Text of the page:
Category Archives: Refinery shutdowns

Valero Says It Faces $342,000 in Penalties Over Benicia Refinery Pollution Incident

By Ted Goldberg, May 14, 2019
KQED NEWS – California Report
The Valero refinery in Benicia. (Craig Miller/KQED)

Valero says it’s facing $342,000 or more in fines from county and regional agencies after a major air pollution incident earlier this year at its Benicia refinery.

In a filing last week with the federal Securities and Exchange Commission, the company says it expects to face $242,840 in proposed penalties from the Solano County Department of Resource Management and at least another $100,000 in fines to settle a dozen notices of violation from the Bay Area Air Quality Management District.

The reported penalty amount is about 1/100th of 1% of the San Antonio, Texas-based company’s reported adjusted net profit for 2018 — $3.2 billion.

“While it is not possible to predict the outcome of the following environmental proceedings, if any one or more of them were decided against us, we believe that there would be no material effect on our financial position, results of operators, or liquidity,” the company said in its filing.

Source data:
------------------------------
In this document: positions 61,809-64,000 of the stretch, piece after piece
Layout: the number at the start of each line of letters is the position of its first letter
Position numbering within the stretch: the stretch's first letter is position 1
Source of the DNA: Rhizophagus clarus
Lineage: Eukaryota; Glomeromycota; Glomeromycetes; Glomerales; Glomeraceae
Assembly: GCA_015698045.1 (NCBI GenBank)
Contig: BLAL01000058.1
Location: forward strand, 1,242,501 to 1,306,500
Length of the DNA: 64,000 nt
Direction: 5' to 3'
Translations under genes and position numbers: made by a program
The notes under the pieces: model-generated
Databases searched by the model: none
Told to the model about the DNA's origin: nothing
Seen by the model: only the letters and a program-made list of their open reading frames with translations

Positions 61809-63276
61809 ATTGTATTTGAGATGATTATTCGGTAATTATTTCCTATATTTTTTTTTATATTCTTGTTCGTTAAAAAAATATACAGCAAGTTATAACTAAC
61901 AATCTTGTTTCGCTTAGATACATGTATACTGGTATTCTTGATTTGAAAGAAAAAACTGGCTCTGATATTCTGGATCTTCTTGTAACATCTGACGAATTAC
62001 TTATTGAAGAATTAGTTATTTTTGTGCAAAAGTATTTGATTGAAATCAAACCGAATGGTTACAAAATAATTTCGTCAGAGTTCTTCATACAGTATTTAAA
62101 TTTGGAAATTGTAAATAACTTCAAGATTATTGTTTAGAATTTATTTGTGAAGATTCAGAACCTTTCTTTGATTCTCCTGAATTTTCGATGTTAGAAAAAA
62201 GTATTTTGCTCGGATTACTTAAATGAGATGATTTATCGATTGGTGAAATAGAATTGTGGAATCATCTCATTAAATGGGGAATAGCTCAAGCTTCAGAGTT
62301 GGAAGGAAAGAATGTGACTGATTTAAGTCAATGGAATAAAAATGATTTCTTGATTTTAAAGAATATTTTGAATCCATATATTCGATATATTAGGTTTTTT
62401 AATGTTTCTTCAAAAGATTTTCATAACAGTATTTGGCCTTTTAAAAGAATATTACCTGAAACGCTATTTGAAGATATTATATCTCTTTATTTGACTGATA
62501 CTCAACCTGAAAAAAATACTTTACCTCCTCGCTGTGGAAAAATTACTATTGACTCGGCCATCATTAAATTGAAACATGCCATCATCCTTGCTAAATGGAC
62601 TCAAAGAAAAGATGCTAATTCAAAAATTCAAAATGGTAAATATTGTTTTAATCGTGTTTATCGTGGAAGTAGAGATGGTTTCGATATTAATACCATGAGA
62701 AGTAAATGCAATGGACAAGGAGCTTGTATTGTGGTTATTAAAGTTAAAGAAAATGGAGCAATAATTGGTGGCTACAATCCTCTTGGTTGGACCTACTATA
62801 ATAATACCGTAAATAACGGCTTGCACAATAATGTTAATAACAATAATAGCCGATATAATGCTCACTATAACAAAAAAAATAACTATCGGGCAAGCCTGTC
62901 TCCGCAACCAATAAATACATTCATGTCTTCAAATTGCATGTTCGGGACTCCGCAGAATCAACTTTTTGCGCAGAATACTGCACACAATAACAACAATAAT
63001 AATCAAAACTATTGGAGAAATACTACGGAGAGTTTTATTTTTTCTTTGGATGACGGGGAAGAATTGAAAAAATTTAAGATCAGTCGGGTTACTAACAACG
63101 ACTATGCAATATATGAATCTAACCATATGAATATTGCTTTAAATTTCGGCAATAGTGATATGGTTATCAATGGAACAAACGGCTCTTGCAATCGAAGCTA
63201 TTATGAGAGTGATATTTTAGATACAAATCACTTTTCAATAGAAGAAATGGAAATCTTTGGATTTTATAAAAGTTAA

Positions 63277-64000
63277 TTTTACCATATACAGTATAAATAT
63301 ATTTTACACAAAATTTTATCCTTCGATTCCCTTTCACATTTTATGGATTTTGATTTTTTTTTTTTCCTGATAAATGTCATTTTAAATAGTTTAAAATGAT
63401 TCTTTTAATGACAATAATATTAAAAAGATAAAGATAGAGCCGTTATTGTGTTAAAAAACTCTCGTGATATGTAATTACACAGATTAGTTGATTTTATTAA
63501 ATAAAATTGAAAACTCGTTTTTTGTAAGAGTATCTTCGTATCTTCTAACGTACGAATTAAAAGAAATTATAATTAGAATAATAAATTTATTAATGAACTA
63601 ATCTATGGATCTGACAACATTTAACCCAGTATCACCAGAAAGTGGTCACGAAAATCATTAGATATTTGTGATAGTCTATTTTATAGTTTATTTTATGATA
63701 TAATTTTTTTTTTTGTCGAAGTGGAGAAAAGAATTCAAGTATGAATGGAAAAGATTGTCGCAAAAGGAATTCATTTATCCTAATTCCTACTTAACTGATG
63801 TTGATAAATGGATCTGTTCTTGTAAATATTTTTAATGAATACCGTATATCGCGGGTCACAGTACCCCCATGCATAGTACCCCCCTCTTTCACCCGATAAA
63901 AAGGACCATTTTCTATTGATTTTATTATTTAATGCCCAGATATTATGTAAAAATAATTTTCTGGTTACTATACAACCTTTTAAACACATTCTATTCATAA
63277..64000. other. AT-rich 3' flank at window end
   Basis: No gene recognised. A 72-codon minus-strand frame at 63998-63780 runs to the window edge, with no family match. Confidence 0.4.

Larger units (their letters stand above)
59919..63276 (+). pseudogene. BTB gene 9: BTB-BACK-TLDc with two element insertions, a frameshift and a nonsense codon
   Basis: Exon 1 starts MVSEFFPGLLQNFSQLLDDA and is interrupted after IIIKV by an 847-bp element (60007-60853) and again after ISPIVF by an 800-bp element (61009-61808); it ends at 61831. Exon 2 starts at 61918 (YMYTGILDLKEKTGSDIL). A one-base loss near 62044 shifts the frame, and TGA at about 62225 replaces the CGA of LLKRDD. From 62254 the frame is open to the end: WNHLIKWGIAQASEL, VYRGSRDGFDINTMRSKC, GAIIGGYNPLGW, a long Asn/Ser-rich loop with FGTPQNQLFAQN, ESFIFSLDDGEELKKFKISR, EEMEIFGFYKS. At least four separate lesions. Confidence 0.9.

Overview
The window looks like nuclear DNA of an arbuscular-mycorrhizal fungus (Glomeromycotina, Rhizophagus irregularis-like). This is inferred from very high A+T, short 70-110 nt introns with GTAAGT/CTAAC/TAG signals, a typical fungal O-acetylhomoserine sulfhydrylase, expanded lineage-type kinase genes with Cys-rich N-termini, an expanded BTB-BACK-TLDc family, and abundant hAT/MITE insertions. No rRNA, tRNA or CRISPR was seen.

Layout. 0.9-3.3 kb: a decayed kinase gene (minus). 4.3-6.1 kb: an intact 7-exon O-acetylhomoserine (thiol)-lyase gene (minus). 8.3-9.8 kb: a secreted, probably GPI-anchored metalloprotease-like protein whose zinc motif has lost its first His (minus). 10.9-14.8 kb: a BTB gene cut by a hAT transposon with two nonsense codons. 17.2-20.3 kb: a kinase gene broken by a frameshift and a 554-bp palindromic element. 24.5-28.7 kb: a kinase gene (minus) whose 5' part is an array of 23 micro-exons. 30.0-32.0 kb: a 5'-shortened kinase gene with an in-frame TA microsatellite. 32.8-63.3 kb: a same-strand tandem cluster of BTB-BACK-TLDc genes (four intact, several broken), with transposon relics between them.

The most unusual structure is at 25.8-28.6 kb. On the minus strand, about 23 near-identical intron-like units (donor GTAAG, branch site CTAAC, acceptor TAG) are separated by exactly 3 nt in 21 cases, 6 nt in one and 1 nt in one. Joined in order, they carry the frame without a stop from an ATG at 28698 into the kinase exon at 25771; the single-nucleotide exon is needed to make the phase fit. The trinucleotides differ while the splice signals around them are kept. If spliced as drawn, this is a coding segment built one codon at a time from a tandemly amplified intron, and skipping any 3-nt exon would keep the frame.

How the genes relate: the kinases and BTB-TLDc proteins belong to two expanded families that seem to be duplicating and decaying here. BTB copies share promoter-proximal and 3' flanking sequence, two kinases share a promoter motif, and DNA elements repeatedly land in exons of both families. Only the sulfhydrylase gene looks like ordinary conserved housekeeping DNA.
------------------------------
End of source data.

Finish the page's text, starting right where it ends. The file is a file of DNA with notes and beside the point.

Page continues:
The SEC document also reported a much larger penalty, $1.3 million, that Valero believes it faces in connection with an incident in the Texas city of Corpus Christi, where contaminated backflow from a company asphalt plant contaminated the area’s water supply for several days.

A local environmentalist who has followed the Benicia refinery’s recent problems said the penalties barely amount to a drop in the bucket.

“These fines don’t mean much to a giant oil company worth tens of billions of dollars,” said Hollin Kretzmann, an Oakland-based lawyer for the Center for Biological Diversity.

“It’s likely only a matter of time before we see another incident, so the communities near these dangerous refineries deserve better protection from toxic air pollution,” Kretzmann said.

Lillian Riojas, a Valero spokeswoman, said the company would not comment beyond its public filing.

Ralph Borrmann, a spokesman for the BAAQMD, emphasized that the Valero fines were not settled yet.

The district tends to spend several years negotiating settlements with local refineries, bringing together a handful of violations into a package long after they are the subject of media coverage.